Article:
No one like Him: The Singularity of God

The Westminster Shorter Catechism asks “Are there more Gods than one?”, then answers emphatically “There is but one only, the living and true God.”. Since my school just finished a week-long conference on this very theme, today’s post will revolve around the topic and will discuss the reasons for believing in the singularity of the Christian God. I hope to leave you with a clear understanding of the doctrine of monotheism in Christianity.

The first, and possibly most significant point to make is that each and every religion claims exclusivity. Even the supposedly all-inclusive belief systems preclude the idea of an exclusive one. That is, if a system claims that all roads lead equally to God, then they claim that their statement is true. If that is true however, an opposite statement (that there is only one way to God) cannot also be true. This is a simple logical impossibility.

Why believe Christianity’s claim to exclusivity though? Islam and Judaism claim exclusivity and monotheism, what evidence is there to establish Christianity over those or other religions? There are many answers to this, but the most significant one has to do with God’s own demonstration of power.

Think of it like this. If a someone claimed to be the strongest man in the world, you would expect him to do something to prove it, right? If he continually avoided questions about how much he could lift, and refused to demonstrate his strength, wouldn’t you be suspicious? In much the same way, a religious tradition which claims that their deity is worthy of being called supreme and worshipped as such, yet has no evidence to support these claims should raise suspicion.

In the case of the Christian God, there are countless examples of his power at work, both to prove who he is and to benefit those who worship him. The most significant of these, of course, is his singular act of sending his only son (Jesus Christ) to live and die to reconcile a sinful human race to a right relationship with himself (read more on this here). In no other religious tradition does God reach out to humanity for reconciliation. In some he co-operates, but in most, it is up to man to fearfully reach out in hope that God may accept their feeble attempts at living rightly.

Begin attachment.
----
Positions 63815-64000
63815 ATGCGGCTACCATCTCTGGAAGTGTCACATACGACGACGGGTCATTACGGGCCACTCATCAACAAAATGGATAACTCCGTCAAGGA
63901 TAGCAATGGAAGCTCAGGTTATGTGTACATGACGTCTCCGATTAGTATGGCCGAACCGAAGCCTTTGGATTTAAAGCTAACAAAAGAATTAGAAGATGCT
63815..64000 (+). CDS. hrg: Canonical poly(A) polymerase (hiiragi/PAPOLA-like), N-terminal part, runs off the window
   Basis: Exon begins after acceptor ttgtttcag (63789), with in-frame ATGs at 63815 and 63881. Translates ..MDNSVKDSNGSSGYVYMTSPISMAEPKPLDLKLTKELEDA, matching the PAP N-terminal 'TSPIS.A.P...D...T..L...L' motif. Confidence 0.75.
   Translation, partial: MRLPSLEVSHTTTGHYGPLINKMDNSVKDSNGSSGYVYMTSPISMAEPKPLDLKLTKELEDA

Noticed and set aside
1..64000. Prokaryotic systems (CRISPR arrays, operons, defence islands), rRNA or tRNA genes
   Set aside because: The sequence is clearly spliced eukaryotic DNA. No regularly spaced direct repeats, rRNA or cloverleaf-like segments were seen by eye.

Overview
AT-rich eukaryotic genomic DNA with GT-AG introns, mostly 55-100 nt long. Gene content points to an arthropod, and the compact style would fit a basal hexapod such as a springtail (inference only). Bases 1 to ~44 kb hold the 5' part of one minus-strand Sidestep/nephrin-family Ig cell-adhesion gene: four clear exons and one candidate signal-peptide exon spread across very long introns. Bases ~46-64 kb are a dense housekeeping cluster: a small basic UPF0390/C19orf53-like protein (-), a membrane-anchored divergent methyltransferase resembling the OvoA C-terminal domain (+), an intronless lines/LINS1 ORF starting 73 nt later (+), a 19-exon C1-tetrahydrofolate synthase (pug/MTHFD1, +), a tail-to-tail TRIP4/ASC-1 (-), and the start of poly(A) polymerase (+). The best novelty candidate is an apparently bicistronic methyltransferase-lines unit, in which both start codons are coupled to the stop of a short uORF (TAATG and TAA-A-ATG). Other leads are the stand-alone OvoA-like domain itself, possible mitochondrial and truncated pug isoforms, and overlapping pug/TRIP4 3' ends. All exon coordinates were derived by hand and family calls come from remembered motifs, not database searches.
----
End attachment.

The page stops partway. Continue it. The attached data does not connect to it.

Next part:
God not only sent his son to live and die on earth, he raised him from the dead. Mohammed died, was buried, and remains dead. Buddha died, was buried, and remains dead. Jesus Christ died, was buried, and was raised (1 Corinthians 15:3-4). Outside of Christianity, death is the end of human existence. Within Christianity, it is merely the beginning of eternity with God. By demonstrating his power over death by raising his son, God showed that he is powerful enough to do the same for all who trust him for salvation.

Armed with this knowledge, Christians can rejoice in steadfast assurance of their salvation. God has proven himself in every way to be faithful, and Christians should take solace in that faithfulness. If you are not yet convinced of this, I plead with you to consider carefully the implications of your actions within eternity. It is far more than a cosmic accident which brought about your existence, and which allowed you to obtain the knowledge you have. Do not take that lightly.

In grace and peace,


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